Why did the Bolsheviks appeal to the people of Russia in 1917?
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The Bolsheviks appealed to the people of Russia in 1917 mainly because Russian society craved change. The tsar was now a part of the past and Russian society wanted to try something new. This is mainly why the Bolshevik party appealed to the people of Russia in 1917.
The initial triumph of the Bolshevik Revolution at the end of October, 1917 did not mean that the entire population of Russia had been converted to Bolshevism. Leninwas aware of this. To gather national support, Lenin resorted to slogans for the masses. The most important of them was “Bread, Land, Peace and All Power to the Soviets.” Was this enough? The Russian people were more anti-Bolshevik than Lenin would have liked. The tsar was gone and a revolution had taken the nation by storm. Were the Bolsheviks now in control?
October symbolized a Bolshevik triumph. But what this also meant was that any hope for a liberal democratic order was now impossible. Late in November of 1917, an agreement was reached with the left wing SRs and peace negotiations were conducted with the Germans. Keep in mind, all the events surrounding 1917 must be seen within the context of the Great War. As far as the Bolsheviks were concerned, the revolution was over. As far as Lenin was concerned, he was in power. The Russian state, however, was in a state of decomposition.. Lenin had no use for a parliament, regardless of whether it was elected democratically or not. He considered it “inferior” to the Soviets of which the Petrograd Soviet under the leadership of Trotsky was the model. But now, immediately after the October Revolution, Lenin was compelled to hold elections.
The popular slogans of “Bread, Land and Peace” were what Russian society wanted to hear.How could such basic demands become a call for the overthrow of the ruling classes and usher in the most radical reconstruction of society ever attempted? Russia’s people desperately needed bread, peace and land. But capitalism’s need to expand its markets compelled the bosses and landlords to continue the war. The hungry and suffering masses learned that their needs could only be realized by overthrowing capitalist rule. At each step, the communists protested alongside the workers, propagandized in the soviets and agitated among peasant-soldiers at the front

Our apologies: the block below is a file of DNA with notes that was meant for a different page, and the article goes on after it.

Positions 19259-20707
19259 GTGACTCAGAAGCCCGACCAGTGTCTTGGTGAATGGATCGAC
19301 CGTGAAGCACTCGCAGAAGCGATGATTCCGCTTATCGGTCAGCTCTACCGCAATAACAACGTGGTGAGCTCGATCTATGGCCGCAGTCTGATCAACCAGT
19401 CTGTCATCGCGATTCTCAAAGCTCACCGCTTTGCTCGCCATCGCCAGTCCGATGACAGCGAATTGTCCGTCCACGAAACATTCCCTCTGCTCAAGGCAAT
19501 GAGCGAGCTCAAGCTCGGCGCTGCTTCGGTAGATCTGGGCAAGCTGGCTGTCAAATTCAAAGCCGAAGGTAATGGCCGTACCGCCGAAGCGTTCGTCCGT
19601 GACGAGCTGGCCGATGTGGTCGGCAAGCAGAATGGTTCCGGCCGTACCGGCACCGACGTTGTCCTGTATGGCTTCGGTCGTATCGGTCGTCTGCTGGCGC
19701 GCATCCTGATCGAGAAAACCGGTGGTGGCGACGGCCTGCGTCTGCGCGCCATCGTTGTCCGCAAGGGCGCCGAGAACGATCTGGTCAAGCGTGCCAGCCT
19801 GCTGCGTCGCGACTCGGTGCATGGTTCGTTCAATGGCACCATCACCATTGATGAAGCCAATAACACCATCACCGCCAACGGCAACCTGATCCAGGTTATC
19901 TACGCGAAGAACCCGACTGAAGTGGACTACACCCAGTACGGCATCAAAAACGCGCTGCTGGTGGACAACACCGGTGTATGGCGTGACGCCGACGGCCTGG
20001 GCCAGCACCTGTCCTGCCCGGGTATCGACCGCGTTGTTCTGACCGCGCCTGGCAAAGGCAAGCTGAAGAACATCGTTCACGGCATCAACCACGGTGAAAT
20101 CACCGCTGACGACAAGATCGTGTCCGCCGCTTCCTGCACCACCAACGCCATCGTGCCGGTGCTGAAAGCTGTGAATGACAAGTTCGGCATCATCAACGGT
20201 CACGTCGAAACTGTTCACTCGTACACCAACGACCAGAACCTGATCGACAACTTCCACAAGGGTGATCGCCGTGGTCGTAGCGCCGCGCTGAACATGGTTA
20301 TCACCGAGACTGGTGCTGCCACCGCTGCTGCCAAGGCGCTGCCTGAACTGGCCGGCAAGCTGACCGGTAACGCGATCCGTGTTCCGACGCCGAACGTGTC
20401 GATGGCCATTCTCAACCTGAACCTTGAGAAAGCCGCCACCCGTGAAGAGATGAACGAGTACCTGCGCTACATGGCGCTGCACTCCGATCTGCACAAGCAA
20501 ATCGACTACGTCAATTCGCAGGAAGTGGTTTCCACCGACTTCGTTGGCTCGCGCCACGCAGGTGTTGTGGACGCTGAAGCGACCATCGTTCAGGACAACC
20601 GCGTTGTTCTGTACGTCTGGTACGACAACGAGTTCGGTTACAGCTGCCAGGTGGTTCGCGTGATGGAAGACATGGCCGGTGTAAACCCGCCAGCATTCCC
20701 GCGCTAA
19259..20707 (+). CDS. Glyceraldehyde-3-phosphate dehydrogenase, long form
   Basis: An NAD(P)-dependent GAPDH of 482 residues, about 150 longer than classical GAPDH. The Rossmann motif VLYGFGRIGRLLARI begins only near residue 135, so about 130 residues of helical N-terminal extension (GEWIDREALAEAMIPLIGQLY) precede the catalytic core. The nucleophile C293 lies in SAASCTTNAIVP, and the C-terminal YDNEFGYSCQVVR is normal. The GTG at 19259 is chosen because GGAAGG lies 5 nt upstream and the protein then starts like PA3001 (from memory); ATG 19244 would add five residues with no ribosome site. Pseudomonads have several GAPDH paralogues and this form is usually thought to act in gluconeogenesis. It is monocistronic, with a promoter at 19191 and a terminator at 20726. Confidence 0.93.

When troops led by czarist general Kornilov threatened to restore the monarchy in August 1917, it was the Bolsheviks–not the capitalist provisional government–that organized workers and soldiers to defend their democratic gains.In November, the communists organized the insurrection that overthrew the provisional government. The soviets, with a Bolshevik majority, seized power.Companies of soldiers deserted the old army. Workers occupied factories. Peasants drove out the landlords.
The “Bread” stood for the need to feed the growing population of Petrograd, the word “Peace” became very powerful after the failure of Kerensky’s June offensive and the threat of the German naval force to Petrograd. The “Land” was for: in the countryside where there was a widespread breakdown of law and order as peasants took control of their land from the aristocratic landlords who they worked for. The “All Power to the Soviets” would give control of the government to the leaders of the soldiers, factory workers and peasants.
Lenin was planning to take control of the government, however a mutiny by some soldiers over food shortages in Petrograd encouraged him to make the attempt earlier than he wanted to. Then in July, the Bolsheviks under the leadership of Lenin and Trotsky tried to seize power in Petrograd but Kerensky’s, (now Prime Minster), loyal troops defeated them.
These are the main reasons that the Bolsheviks appealed to the people of Russia in 1917.